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What's the Deal with Eating Clean?

The other day, a good friend asked me to write about the validity of "eating clean" and if all food is equal when it comes to fitness. The reason for his question is you always hear about fit people who only eat oatmeal and broccoli but on the other hand have stories of elite athletes eating burgers or chicken nuggets while training.

What's the deal?

First, we have to define what "clean eating" even means. For the purposes of this post, we'll just go with only eating whole foods with no artificial ingredients or added sugar (this includes no supplements of any kind). I'm not saying you have to do that to be considered a "clean eater," it's just an example.

And let's say when you're eating clean, you're also tracking your macros (how much you have of carbs, protein, and fat). So, for example, let's pretend I'm eating about 150 grams of carbs, 100 grams of protein, and 50 grams of fat every day. I'm making sure I got my lean meats, fruits, veggies, and nuts, everything is good.

For the most part, I don't have any issue with eating this way, aside from the tendency for people to waste time being overly precise with counting the calories.

What gets in the way of this for many people is when something like ice cream, cookies, or drinks comes into the picture. None of those fall neatly into our clean eating criteria, but we want to enjoy life!

This is where the "flexible dieting" or "If It Fits Your Macros" (IIFYM from now on) style of eating comes in. There is plenty more about this you can read elsewhere, I'll sum it up here. Using the same example as before, if I'm eating 150 grams of carbs a day, under IIFYM, I could get away with eating my carbs in the form of Pop Tarts or cookies instead of fruit and brown rice if I wanted to. As long as everything you eat fits within the macro guidelines you set, you're pretty much golden.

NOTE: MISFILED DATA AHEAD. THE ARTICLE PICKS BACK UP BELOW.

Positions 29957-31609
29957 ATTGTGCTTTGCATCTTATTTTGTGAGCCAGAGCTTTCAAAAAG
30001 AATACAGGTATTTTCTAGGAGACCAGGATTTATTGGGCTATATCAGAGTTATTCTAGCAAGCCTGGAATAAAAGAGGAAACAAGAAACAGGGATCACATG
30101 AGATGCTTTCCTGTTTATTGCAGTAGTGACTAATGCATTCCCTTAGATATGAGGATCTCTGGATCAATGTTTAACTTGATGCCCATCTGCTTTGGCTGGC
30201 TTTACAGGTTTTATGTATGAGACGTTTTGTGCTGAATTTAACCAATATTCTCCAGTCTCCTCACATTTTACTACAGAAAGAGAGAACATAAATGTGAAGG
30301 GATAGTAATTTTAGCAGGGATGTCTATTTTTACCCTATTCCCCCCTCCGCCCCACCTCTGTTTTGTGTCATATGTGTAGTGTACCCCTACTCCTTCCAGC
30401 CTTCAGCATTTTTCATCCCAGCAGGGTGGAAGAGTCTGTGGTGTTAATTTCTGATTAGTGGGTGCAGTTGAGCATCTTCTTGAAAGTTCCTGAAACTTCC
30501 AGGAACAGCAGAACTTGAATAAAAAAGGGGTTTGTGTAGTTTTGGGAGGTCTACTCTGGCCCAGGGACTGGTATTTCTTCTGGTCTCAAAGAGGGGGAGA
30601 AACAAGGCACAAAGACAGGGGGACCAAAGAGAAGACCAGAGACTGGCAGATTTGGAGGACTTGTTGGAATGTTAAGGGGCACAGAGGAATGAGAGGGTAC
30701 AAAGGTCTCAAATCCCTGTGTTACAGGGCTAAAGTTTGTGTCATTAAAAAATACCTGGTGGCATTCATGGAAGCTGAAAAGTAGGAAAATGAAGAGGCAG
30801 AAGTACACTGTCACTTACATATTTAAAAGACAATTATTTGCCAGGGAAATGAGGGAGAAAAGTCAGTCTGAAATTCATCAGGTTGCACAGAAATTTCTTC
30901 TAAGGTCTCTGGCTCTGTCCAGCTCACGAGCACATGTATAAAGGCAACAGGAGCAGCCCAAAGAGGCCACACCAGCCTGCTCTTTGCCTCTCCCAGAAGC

I say "pretty much" because although for weight gain/loss purposes, eating a controlled amount of ice cream should probably work fine, that doesn't account for all the other benefits of choosing whole, unprocessed foods. Namely, you might be more likely to fall short on micronutrients like vitamins, minerals, and electrolytes if you've decided IIFYM is the way to go and you never look at fruit again. In this way, not all food should count equally toward your overall diet.

This is where personal preference comes in and you might start looking into vitamins and supplements as well as accounting for your daily routine and what you have time to prepare for meals and all that.

My suggestion? Go for whole "clean" foods as much as you can, get good at eyeballing your macros, and leave some wiggle room for when your friends surprise you with a plate of brownies.

Hope that clears a few things up, and as always let me know if you have a question you want me to write about!


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